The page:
A Woolworths customer has sparked a debate on social media after spotting a major change to the supermarket’s sale labels at her local store.
Posting on a popular Facebook page, shopper Sharon shared a photo of a cracker display that showed several discounted items.
Sharon pointed out that at her local store, Woolworths used to advertise half-price purchases by placing large yellow stickers – which showed the new reduced price – above the original price tag.
However, these have now been replaced by small yellow signs the same size as the usual price tags.
A Woolworths spokesperson told 7NEWS.com.au that the new “electronic shelf labels” are being tested in select stores. The new labels are designed to reduce paper and staff resources, allowing team members to spend more time meeting customer needs.
In her message, Sharon said she was not a fan of new labels.
“I don’t like the sale signs at Woolworths,” she wrote on the Markdown Addicts Australia page.
“You have to look really good to see them. I only noticed because I knew Cenovis vitamins were half price, but I couldn’t see any labels.
“It wasn’t until I looked closely that I saw that they no longer hang above the original, but replace the original. DO NOT LIKE.”
“I do not like them”
Sharon’s post sparked a huge response on Facebook, with many agreeing they didn’t approve of the new, smaller tags.
“Some of the newer stores near me use them and I just don’t shop there because of those tiny plague tickets,” one said.
Another added: “One of our new stores has this and I agree with you, I don’t like them either.
“When you look down the aisle, you don’t see the different color, but you can clearly see the longer tickets. When I first went I didn’t bother buying things I thought were on sale because when I looked down the aisle I didn’t see the most big ticket.
“The pain for the staff to get into it too, they can’t just stick with it.”
Wrote a third: “I would miss it, I am looking for the size of the tags. I can barely read these blanks as they are.
Added one more: “As someone who went to work at 5am every Wednesday to replace all the special tickets, that seems like a lot more work for his staff!”
Others felt that the new beacons might be difficult for some customers.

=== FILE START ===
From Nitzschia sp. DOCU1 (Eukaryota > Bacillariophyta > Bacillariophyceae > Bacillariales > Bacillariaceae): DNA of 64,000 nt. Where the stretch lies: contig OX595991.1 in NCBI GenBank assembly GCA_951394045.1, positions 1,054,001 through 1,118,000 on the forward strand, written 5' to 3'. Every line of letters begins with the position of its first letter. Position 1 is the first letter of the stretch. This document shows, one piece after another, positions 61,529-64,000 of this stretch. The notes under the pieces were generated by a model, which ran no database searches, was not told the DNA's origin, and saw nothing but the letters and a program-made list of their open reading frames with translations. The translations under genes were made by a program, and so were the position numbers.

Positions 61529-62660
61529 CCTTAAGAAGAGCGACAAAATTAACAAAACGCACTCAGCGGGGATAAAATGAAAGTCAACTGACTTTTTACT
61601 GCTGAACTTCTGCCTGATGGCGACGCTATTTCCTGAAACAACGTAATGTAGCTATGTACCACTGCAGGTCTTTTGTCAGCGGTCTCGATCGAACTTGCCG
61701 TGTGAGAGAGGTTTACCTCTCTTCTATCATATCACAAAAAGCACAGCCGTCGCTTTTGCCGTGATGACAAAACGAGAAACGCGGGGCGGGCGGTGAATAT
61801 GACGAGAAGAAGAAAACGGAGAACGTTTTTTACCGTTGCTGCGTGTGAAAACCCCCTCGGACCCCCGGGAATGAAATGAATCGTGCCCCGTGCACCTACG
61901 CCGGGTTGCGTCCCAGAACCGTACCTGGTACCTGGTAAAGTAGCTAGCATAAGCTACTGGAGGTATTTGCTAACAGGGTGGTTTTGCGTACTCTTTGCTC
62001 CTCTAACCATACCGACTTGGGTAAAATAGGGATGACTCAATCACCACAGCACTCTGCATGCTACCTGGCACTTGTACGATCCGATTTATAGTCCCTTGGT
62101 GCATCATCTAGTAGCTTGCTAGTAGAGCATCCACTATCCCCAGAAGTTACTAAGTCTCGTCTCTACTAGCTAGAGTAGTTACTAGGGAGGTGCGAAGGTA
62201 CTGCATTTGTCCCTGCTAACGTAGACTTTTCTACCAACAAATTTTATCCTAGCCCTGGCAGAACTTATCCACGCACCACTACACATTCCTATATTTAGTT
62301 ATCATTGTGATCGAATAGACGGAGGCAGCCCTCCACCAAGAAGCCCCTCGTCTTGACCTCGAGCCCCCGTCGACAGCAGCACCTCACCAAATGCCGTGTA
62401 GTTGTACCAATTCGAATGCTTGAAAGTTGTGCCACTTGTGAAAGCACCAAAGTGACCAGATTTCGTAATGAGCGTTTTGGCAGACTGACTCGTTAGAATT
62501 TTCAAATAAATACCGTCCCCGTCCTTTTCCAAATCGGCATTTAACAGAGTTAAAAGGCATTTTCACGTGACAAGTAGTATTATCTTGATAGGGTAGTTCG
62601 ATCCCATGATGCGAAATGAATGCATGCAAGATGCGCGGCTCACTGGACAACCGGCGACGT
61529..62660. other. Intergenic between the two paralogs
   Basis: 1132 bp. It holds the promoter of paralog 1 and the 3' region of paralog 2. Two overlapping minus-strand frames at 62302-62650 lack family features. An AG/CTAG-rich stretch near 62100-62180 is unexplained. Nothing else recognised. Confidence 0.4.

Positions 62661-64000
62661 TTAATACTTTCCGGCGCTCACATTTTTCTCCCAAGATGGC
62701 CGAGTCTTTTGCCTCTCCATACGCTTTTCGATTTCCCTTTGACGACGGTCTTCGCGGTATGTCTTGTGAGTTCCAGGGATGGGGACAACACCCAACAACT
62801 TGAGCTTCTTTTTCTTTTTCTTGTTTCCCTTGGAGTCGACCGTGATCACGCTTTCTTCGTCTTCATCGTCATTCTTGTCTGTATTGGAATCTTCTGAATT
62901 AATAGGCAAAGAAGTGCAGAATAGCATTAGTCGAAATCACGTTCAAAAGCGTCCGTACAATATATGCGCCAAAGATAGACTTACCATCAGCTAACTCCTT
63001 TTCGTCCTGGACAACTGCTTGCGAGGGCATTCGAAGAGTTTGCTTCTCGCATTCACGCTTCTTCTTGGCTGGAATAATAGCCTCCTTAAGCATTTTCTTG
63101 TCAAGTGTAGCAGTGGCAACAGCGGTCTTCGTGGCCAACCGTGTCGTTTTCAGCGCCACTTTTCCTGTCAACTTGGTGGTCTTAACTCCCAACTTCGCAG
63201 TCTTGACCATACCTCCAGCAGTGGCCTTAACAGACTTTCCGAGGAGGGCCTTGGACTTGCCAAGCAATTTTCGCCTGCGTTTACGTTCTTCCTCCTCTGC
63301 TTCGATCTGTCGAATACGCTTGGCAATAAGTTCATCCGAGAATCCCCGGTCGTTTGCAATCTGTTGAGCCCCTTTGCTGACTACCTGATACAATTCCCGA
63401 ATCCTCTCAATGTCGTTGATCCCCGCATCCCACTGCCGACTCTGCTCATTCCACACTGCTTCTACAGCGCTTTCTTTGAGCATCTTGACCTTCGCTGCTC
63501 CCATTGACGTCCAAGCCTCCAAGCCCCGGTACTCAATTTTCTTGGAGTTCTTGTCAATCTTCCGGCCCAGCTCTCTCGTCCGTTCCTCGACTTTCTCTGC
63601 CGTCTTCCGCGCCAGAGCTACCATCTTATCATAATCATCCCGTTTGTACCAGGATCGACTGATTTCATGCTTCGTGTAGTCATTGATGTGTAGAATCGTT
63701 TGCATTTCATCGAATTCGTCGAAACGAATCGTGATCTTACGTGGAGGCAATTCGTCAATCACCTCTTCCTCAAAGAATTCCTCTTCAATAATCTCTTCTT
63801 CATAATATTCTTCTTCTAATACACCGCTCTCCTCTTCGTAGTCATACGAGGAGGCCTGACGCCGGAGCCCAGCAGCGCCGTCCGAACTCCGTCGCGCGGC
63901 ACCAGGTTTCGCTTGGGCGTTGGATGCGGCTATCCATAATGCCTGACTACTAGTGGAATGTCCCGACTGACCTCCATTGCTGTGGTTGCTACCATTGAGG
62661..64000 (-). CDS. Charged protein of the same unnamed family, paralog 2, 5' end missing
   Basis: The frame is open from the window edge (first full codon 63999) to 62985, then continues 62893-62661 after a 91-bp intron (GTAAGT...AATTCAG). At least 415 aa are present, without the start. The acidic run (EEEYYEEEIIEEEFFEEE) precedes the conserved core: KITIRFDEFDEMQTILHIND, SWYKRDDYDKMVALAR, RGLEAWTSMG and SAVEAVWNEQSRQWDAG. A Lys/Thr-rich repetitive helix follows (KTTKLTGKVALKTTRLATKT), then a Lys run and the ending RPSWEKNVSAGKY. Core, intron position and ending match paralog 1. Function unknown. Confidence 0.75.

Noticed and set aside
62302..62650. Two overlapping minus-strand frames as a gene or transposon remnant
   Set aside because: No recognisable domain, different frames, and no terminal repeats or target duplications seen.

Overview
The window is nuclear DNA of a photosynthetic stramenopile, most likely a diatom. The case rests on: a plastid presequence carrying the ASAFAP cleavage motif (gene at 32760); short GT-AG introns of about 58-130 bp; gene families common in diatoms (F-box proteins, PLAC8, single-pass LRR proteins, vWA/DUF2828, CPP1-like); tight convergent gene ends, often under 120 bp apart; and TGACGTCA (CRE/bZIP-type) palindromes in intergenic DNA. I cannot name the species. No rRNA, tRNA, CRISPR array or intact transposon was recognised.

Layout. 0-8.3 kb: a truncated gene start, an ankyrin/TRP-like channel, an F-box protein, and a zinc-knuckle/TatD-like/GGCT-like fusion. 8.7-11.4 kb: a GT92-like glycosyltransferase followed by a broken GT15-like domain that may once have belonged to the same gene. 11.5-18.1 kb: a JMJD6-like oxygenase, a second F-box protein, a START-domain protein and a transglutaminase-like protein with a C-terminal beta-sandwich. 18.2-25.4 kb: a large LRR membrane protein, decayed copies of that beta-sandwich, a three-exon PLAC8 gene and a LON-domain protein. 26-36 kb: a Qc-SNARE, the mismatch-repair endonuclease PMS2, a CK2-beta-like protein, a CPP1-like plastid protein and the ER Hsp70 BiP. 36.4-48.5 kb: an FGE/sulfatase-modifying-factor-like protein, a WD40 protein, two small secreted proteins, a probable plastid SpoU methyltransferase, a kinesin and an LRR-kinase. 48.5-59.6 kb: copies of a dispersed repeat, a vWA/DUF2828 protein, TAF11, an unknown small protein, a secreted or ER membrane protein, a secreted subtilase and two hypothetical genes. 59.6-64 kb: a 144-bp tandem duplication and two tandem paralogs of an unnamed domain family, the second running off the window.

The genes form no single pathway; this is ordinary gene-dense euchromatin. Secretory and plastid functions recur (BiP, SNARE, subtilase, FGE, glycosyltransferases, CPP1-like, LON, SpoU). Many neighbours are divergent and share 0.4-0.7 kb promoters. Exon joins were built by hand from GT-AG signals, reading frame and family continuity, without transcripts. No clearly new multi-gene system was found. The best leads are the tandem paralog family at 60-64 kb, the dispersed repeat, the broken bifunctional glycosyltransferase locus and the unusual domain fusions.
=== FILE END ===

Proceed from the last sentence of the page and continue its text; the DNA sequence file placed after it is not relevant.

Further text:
“As a person who is colorblind and has bad eyes, I actually browse to see long labels, I don’t stop to look at a million tiny labels to see what’s on sale,” said one. ‘them.
Added another: “Not at all suitable for people with disabilities.”
Wrote one more: “To me it looks like, yellow=sales/offers, white=regular price. But maybe someone with color blindness or other visual impairments may struggle with the change .
However, others welcomed the change, saying they thought the large yellow sales tags were unnecessary.
“It’s such a waste of paper and it’s messy. Learn to live with change,” one added.
Another said: “They still have a yellow sticker so I don’t understand why it’s so difficult.”
Wrote a third: “I like it they won’t get ripped off like the ones hanging.”
Added another: “Looks cleaner to me.”
A Woolworths spokesperson told 7NEWS.com.au the supermarket appreciates the latest feedback on its on-shelf label trial.
“Over the past 12 months, we have been testing electronic shelf labels in select stores,” the spokesperson said.
“These electronic labels are designed to reduce paper, update the latest prices and promotions in real time, and reduce manual ticketing to allow our team to focus on serving customers and restocking shelves. “We appreciate feedback from these customers on the trial and will continue to gather more feedback over the coming months.”
7NEWS.com.au understands that Woolworths has worked with its supplier partner to create as large a custom font size as possible on the e-labels.
The new tags are also believed to allow Woolies team members to track where a product is on the shelf, helping them locate items quickly.